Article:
Roberta filled the void with Jason Piel. Under Jason some of the character ideas and concepts were changed, along with some of the art direction. Around this time Roberta was also toying with changing the game engine to something more powerful, and this required upgrading or replacing many of the assets so that they would push new technology further, pushing the deadline even further back.

The game would lose several other staff members between 1997 and the release of the game, including Adam Szofran, one of the game programmers, who was responsible for sound, UI, and some physics development for King's Quest 8. He stopped working on Mask of Eternity in 1997, but continued to work for Sierra until February 1998, before moving over to Dynamix where he worked until October 1999. Layne Gifford, who was responsible for creating textures, 3D objects and levels, continued to work for Sierra up into 1998. Al Eufrasio, one of the game's animators, also worked for Sierra up into 1998 but in other capacities.

Game release

Finally, after 3 years of rewriting, redesigning, lots of cuts, engine problems, changes in the development team, delays and a budget far beyond original projections, the game was ready to be shipped.

On June 22 1998, shortly before the release, Mark Seibert, who also produced the game stated in his final update to the community:

It's been awhile since my last progress report. The game is really starting to look good, and we're heading into the home stretch as far as development goes. That's why this will probably be my last progress report. The design is complete, the technical issues have been mostly resolved, we're down to just doing it, and I don't want to take my attention off of the most important thing... Making a great game!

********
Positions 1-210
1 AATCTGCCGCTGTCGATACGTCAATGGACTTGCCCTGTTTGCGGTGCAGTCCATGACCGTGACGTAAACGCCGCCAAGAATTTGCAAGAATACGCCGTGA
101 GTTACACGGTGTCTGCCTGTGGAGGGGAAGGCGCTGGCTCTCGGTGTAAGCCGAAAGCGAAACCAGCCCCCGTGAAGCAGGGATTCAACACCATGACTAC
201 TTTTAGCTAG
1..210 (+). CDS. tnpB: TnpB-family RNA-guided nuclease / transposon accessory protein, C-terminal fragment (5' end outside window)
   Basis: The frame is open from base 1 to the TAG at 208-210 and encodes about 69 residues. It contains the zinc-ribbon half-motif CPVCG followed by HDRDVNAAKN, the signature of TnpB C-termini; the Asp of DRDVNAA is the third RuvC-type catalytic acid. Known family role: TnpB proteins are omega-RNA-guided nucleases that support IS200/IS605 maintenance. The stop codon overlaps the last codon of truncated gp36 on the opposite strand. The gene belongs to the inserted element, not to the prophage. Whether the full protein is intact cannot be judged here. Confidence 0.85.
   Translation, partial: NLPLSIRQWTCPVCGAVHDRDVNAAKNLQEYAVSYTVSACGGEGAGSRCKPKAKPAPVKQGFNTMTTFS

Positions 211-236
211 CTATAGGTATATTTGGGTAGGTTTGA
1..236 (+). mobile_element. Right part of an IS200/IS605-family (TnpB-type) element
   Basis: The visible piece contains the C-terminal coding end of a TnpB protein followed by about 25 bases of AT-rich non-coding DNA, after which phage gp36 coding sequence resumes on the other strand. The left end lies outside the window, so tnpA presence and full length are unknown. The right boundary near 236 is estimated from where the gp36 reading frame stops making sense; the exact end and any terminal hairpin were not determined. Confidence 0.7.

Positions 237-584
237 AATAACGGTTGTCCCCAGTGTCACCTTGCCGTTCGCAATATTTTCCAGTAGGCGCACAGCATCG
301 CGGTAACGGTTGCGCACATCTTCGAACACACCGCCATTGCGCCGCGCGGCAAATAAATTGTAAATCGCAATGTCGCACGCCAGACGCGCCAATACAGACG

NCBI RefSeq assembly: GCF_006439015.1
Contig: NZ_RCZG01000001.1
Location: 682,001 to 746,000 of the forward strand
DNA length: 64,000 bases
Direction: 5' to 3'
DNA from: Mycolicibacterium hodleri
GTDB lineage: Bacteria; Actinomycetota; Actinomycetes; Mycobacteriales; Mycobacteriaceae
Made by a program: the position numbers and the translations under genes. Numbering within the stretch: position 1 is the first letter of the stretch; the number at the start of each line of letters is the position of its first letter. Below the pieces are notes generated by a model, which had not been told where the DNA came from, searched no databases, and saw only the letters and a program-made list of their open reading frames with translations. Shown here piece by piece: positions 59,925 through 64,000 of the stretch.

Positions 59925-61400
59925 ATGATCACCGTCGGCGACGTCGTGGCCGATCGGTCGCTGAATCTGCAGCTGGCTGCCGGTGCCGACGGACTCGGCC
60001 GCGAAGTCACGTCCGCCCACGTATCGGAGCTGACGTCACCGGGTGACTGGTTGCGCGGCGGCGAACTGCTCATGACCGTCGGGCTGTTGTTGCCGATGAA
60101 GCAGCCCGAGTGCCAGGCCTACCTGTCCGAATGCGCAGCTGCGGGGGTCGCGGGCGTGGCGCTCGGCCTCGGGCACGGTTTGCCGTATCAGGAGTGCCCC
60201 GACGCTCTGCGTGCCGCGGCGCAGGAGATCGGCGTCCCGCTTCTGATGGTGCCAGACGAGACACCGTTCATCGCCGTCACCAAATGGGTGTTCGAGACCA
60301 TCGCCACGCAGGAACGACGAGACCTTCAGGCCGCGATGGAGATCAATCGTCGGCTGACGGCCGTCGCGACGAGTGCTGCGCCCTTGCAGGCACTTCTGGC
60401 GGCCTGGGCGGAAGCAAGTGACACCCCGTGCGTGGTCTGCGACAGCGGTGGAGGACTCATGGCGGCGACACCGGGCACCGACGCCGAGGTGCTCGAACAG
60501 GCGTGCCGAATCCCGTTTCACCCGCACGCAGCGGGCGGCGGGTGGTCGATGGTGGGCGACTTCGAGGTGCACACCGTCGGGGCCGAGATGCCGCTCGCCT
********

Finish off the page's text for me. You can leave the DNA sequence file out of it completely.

So what have we done, and what can you expect? Most of the engine issues are resolved, or are very close to being resolved. Here's what we have been adding and tweaking:

Real shadows - Not just some blob of color below the character, this is a shadow that is generated on the fly from the actual character moving. These shadows can be turned on separately for Connor, the characters, the monsters, and the objects (Depending on your machine speed).
Dynamic Lighting - Lights in the world effect the characters, the objects, the terrain, and the buildings around them. This has created a lot of great moodiness in the worlds. In addition, these lights can move around, flicker, and can effect distant objects causing light pooling effects.
Translucency - We added this effect to water, magical items and effects, spirits, glass, etc. All of these translucent objects can have their opacity set to optimize their appearance in the world.
Monster AI - Yes, it's been controversial. King's Quest: Mask of Eternity will be the first King's Quest that has an element of real-time combat. Remember King's Quest VI? Wouldn't it have been fun if you could have participated more in the final sword fight ? Well now you will! Don't worry though, this is not a combat game, it's just one of the many parts of the game that make it fun. We have included 3 difficulty levels for combat: Easy (For those who might have difficulty with fighting), Normal (The way we think it should be) , and Hard (For those who are gluttons for punishment).
3D - It's a whole New World out there. You're no longer stuck moving from picture to picture. You move Connor and the camera where you want, when you want. There's never been a more open explorative game.
Adventure - Yes, this is what it's all about! King's Quest has always been an adventure, and King's Quest: Mask of Eternity will be the biggest and longest King's Quest to date. The seven worlds are huge. Exploration is a major factor. A map for each world uncovers as you explore every road, house, cave, and structure. As you explore, you'll meet over 50 characters to talk to, dozens of creatures to fight, and a plethora of puzzles to solve.

Story, Story, Story! - Roberta has always been a great storyteller, and she won't disappoint with this new episode in the King's Quest saga. As in all King's Quest's you will discover a story steeped in myth and lore, ancient civilizations, and characters from legends of old.

Well, as you can tell, we're all very excited about this game. It feels very new and fresh. We can't wait to get this done and out for you to play. So, with no further ado, I'm going to get back to work and try to get this thing done!

Mark Seibert, Mask of Eternity Producer

Mask of Eternity shipped on November 30 1998.